Send raw code. Usually you will get rawbuf and rawlen content by using the receiver many times and averaging the results.

    Several adjustments may be required for best performance. Frequency is the expected bandpass filter frequency at the receiver, of which 38 is the most commonly used.
 

D. TSOP1738 Arduino Code

1. Basic Program Receiving IR Remote Data

Okay ... now that we've loaded the library, we'll look at the basic program of receiving data. Here is the basic program. Please upload to Arduino.

Progam:

#include <IRremote.h>
const int RECV_PIN = 2; 
IRrecv irrecv(RECV_PIN);
decode_results results;
void setup()
{
Serial.begin(9600);

irrecv.enableIRIn();
}
void loop() {
if (irrecv.decode(&results)) {

Serial.println(results.value, HEX);

irrecv.resume();
}
}

After the upload is complete, open the Arduino IDE monitor serial. Make sure the baudrate is selected at 9600 (bottom right of the monitor serial).

Now press one of the remotes buttons. Then the serial monitor will display the address with a Hexadecimal value. 


2. See the IR Remote Protocol Type

Now, we will try to see the protocol used by your remote. As explained above, there are 4 remote IR protocols used, namely NEC, SONY, RC5 and RC6.
 
The program below will read the protocol type on the remote you are using, then it will be displayed on the serial monitor. Please upload the following program.

Program:

#include <IRremote.h>
const int RECV_PIN = 2;
IRrecv irrecv(RECV_PIN);
decode_results results;
void setup()
{
Serial.begin(9600);
irrecv.enableIRIn();
irrecv.blink13(true); 
}
void loop() {
if (irrecv.decode(&results)) {
if (results.decode_type == NEC) {
Serial.print("Protokol NEC: ");
} else if (results.decode_type == SONY) {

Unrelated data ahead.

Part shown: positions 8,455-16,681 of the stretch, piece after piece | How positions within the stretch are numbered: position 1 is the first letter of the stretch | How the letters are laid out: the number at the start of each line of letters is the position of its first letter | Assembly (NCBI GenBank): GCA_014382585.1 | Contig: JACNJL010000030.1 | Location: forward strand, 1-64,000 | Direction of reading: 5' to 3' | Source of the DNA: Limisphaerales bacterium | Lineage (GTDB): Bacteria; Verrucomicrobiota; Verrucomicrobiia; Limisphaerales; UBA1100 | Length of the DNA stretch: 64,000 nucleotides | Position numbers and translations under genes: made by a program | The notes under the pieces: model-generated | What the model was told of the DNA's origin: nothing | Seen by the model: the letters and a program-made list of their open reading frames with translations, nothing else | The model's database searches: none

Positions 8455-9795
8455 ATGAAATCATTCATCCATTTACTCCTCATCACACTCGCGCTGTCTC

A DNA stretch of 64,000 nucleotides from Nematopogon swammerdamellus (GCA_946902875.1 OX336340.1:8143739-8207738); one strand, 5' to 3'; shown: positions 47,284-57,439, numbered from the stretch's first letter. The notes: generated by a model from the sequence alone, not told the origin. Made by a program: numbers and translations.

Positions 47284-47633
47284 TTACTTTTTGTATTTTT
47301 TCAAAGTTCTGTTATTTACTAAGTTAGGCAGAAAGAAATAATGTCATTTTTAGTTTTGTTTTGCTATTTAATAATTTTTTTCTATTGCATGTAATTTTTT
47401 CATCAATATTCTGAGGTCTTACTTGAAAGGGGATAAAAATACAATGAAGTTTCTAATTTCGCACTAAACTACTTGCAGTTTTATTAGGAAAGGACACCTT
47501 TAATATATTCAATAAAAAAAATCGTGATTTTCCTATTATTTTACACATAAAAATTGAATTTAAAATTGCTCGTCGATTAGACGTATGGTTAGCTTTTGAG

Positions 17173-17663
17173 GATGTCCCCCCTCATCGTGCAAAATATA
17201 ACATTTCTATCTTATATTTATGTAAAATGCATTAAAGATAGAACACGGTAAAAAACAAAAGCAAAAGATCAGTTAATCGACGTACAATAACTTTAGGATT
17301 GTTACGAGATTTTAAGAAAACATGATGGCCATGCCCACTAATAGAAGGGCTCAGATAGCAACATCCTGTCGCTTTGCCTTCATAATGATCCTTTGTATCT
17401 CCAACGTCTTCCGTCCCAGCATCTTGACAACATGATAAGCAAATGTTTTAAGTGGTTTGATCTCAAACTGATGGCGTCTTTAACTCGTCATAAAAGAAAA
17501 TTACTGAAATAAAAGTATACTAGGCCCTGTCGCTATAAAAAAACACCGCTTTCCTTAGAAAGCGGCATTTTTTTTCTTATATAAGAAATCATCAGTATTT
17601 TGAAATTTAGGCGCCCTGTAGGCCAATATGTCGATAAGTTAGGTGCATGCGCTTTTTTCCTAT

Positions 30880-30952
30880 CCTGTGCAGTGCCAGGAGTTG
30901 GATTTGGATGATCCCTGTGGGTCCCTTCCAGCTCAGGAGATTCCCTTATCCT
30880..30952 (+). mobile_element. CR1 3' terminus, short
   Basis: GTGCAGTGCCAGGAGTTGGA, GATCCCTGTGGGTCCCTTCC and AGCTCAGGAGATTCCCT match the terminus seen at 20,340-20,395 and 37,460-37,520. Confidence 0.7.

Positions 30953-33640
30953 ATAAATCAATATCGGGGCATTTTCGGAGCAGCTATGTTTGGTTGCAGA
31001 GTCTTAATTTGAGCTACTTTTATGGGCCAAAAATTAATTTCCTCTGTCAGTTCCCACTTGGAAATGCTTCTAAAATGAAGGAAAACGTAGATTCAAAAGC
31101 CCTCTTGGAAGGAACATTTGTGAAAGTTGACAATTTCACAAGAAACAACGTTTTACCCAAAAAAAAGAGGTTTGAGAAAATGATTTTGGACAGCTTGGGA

Serial.print("Protokol SONY: ");
} else if (results.decode_type == RC5) {
Serial.print("Protokol RC5: ");
} else if (results.decode_type == RC6) {
Serial.print("Protokol RC6: ");
} else if (results.decode_type == UNKNOWN) {
Serial.print("Protokol tidak diketahui: ");
}
Serial.println(results.value, HEX);
irrecv.resume();
}
}

After the upload is complete, please press the button on the remote and point it to TSOP1738. You will see the type of protocol you are using on the serial monitor.

 

3. Turning on the RGB LED Using the Remote

After you understand the two programs above, we will try to turn on the 3 LEDs using the remote.

To turn on 3 Red Green and Blue LEDs we need three buttons. Let's say we have defined 3 hex addresses for the remote: 

  • 0xFF30CF hex data for red color
  • 0xFF18E7 hex data for green
  • 0xFF7A85 hex data for blue color

For the circuit, please connect the Red LED to pin 12, the Green LED to pin 11, and the blue LED to pin 10. Don't forget to use a 330R resistor.

Please upload the following program on your Arduino. Please press the button 1, 2, or 3 of your remote.

Program:

#include <IRremote.h>
const int RECV_PIN = 2; 
int ledMerah = 12;
int ledHijau = 11;
int ledBiru = 10;
IRrecv irrecv(RECV_PIN);
decode_results results;
void setup()
{
Serial.begin(9600);
irrecv.enableIRIn();
irrecv.blink13(true); 
pinMode(ledMerah, OUTPUT);
pinMode(ledHijau, OUTPUT); pinMode(ledBiru, OUTPUT);
}
void loop() {
//Data hex 0xFF30CF for RED
//Data hex 0xFF18E7 for GREEN
//Data hex 0xFF7A85 for BLUE
 
if (irrecv.decode(&results)) {
Serial.println(results.value, HEX);
if (results.value == 0xFF30CF)
{
digitalWrite(ledMerah, HIGH);
digitalWrite(ledHijau, LOW);
digitalWrite(ledBiru, LOW);
}
if (results.value == 0xFF18E7)
{
digitalWrite(ledMerah, LOW);
digitalWrite(ledHijau, HIGH);
digitalWrite(ledBiru, LOW);
}
if (results.value == 0xFF7A85)
{
digitalWrite(ledMerah, LOW);
digitalWrite(ledHijau, LOW);
digitalWrite(ledBiru, HIGH);
}
 
irrecv.resume(); 
}
}

 


 


 

E. TSOP1738 Datasheet

For more information about TSOP1738, you can see the TSOP1738 datasheet below.

 

Apart from TSOP1738, there is a component that is now widely used, namely VS1838B. You can read How to Use the TL18838 IR Remote.

Thank you for visiting the Piko Chip website. Hope it is useful.

Source: Arduino32